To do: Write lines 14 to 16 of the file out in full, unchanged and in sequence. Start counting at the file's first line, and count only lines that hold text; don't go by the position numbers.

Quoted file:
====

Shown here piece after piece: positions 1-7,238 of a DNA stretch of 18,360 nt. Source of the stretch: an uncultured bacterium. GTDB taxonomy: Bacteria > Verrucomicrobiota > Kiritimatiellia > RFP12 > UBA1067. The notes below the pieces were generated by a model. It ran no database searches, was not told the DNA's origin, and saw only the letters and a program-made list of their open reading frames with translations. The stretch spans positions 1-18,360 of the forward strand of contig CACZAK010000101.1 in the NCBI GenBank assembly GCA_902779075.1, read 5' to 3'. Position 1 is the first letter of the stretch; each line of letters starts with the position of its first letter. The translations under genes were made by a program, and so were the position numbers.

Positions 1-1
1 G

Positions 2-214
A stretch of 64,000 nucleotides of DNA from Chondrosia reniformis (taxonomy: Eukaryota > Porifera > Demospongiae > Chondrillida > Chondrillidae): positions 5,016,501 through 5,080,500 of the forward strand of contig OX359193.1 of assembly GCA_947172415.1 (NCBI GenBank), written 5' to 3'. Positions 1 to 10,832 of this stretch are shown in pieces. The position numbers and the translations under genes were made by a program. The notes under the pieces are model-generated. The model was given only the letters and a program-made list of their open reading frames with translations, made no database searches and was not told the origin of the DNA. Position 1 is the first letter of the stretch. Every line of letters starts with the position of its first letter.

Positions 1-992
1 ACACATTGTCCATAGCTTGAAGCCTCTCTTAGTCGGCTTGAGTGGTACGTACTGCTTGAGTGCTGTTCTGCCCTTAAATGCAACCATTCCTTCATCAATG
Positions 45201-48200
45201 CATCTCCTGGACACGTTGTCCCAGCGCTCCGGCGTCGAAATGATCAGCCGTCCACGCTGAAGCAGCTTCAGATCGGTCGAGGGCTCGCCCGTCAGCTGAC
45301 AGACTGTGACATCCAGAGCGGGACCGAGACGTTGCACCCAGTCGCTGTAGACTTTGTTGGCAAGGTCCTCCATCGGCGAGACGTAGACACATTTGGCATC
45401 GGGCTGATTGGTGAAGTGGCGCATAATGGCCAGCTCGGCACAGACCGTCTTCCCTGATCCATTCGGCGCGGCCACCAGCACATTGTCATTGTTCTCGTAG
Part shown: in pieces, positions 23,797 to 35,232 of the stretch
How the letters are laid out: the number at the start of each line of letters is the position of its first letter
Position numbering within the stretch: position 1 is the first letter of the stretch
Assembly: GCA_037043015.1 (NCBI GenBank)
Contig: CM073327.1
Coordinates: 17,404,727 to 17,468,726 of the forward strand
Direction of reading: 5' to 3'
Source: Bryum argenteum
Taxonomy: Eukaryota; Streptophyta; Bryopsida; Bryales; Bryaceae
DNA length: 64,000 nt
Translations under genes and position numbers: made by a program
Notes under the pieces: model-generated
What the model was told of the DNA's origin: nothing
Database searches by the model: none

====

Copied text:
Position numbering within the stretch: position 1 is the first letter of the stretch
Assembly: GCA_037043015.1 (NCBI GenBank)
Contig: CM073327.1